My race report skills are a little rusty these days, but I figure a PR earns me the right to write one.
If you haven't tuned out my complaining for the past few years, you know
that I haven't been running how I've wanted to run since spring of
2012. Torn labrum, hip impingement, misdiagnoses, endless PT, MRIs,
blah, blah, blah. I'm now 9 months post-op from getting cut open, having cameras inserted into my hip joint, and
extra bone on my femur and hip socket shaved down, plus stitching up my labrum.
Insert something cheesy about a long journey here.
Right now I'm basically a running n00b. I haven't run any good mileage in the past two
years. I've had numerous stretches of months off at a time, including 5
months off this spring/summer to heal from surgery. I'm averaging
11mpw this year and probably averaged close to that last year too. So
how does one PR with no base and no training? I haven't actually tried
in a road race since 2010. At the time I was trying to break 60 minutes
in the 10K and failed by about 37 seconds. After that I started running ultras and didn't look
back. I don't like running short races. I much prefer the hurt of mile
40 opposed to mile 4.
But I can't run ultras right now, so I registered for this 10K on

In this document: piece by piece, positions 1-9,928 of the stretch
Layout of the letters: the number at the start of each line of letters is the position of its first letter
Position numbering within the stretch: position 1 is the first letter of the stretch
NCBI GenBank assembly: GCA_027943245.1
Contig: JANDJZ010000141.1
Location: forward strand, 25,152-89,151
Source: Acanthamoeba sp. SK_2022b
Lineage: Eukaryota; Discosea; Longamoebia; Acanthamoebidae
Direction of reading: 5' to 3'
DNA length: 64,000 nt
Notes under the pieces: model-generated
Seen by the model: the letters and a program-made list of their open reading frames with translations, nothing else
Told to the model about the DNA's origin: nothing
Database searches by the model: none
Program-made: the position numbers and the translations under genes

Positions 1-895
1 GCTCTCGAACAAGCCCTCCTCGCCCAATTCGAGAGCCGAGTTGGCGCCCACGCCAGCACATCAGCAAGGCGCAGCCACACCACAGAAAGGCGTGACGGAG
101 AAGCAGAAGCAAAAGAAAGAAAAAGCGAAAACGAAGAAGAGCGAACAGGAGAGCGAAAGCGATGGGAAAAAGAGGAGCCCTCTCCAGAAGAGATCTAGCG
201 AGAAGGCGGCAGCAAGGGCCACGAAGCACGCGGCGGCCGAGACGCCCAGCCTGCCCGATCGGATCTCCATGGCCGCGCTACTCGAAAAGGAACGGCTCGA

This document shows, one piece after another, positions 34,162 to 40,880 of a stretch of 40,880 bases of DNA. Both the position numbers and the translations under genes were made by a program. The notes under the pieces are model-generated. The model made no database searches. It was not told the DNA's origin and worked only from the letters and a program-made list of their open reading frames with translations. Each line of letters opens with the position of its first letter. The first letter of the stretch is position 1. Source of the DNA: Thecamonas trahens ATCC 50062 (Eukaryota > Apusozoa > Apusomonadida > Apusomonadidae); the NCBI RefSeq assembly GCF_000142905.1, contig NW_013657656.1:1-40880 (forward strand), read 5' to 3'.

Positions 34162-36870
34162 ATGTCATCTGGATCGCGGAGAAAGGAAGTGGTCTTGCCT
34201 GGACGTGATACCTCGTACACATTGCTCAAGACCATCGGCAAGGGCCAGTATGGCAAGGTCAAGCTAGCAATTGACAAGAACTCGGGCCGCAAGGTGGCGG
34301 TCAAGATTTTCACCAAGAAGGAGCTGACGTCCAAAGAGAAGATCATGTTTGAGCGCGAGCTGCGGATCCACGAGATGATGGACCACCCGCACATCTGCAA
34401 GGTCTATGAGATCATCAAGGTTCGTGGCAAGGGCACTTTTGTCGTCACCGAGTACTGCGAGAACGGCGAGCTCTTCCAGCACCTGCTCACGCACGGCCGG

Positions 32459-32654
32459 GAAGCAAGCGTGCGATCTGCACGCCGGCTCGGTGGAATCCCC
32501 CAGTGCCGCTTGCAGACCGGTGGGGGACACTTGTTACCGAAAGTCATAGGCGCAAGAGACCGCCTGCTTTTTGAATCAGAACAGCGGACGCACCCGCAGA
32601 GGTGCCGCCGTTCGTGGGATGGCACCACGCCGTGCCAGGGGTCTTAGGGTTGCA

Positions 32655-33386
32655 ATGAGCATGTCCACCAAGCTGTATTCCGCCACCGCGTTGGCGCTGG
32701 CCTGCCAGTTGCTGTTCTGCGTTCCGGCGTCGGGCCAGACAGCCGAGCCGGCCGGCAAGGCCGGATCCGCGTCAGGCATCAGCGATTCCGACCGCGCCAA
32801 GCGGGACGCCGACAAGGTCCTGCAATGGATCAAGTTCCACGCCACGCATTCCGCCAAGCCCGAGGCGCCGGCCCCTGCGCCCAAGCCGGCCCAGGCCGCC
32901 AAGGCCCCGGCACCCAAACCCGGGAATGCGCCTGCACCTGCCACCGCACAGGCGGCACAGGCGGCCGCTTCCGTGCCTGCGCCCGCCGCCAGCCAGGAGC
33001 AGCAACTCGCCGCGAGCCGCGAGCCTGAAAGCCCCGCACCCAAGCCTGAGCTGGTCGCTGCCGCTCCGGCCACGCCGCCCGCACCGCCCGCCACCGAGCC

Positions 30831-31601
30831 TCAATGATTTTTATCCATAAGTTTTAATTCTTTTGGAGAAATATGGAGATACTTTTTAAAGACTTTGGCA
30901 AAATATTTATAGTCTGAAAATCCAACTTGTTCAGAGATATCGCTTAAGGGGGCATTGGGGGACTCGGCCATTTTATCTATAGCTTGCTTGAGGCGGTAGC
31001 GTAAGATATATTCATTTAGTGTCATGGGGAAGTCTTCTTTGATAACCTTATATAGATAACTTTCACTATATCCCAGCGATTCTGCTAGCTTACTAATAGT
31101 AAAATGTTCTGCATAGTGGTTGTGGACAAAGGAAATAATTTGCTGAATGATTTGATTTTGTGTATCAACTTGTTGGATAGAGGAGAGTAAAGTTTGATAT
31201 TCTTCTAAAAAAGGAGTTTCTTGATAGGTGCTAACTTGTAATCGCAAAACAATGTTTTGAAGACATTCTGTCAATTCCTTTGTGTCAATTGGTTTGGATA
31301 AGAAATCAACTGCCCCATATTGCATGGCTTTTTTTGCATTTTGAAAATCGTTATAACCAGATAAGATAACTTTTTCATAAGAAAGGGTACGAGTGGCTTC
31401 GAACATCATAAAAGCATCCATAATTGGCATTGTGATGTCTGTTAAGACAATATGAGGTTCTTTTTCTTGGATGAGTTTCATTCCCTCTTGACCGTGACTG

Thanksgiving morning mostly because it's walkable from my parent's house
and I wanted to eat a lot of pie later in the day. I was not overly
enthused about racing it and contemplated just jogging it up until that
morning in which I realized that I didn't know how to race a 10K and
asked some fellow running folk what it was supposed to feel like. I was at the race
with a non-running friend who was also doing the 10K ("OMG I can't
believe I have to run 6 miles! What do you mean you need warm up? So
you're going to run extra before the race?!") I probably ran an easy
mile or so as a warm up. It was colder than I would have liked at 16
degrees. And windy.
I had duct tape covering all parts of my Garmin except for the mileage.
My plan was to run the race by feel and get out of the I'm-So-Slow
mindset. When we started running, I wasn't quite sure what pace to run
at, so I ran at a pace that felt tempo-ish. I figured that my pace was
probably a little slow for 10K effort, but I could always pick it up
later. So I cruised at comfortably hard for a few miles. We eventually
got dumped onto a bike path, which was icy. The city isn't allowed to
use salt on it for some reason and everyone but me seemed to slow down.
Maybe it's because I'm not a treadmill runner or because I'm used to
running over worse things than ice, but I got annoyed by the slowness
and passed a lot of people once we hit the bike path.
During this time I heard the girl directly behind me go down. It was a
good fall and she screamed upon impact. It took every ounce of my brain
strength to convince myself not to stop. I always stop for anyone that
falls. I've wasted an hour in a trail marathon helping a girl who had
an asthma attack before. It doesn't sit well with me not to help
someone and even now I still feel badly, but I kept running. I adapted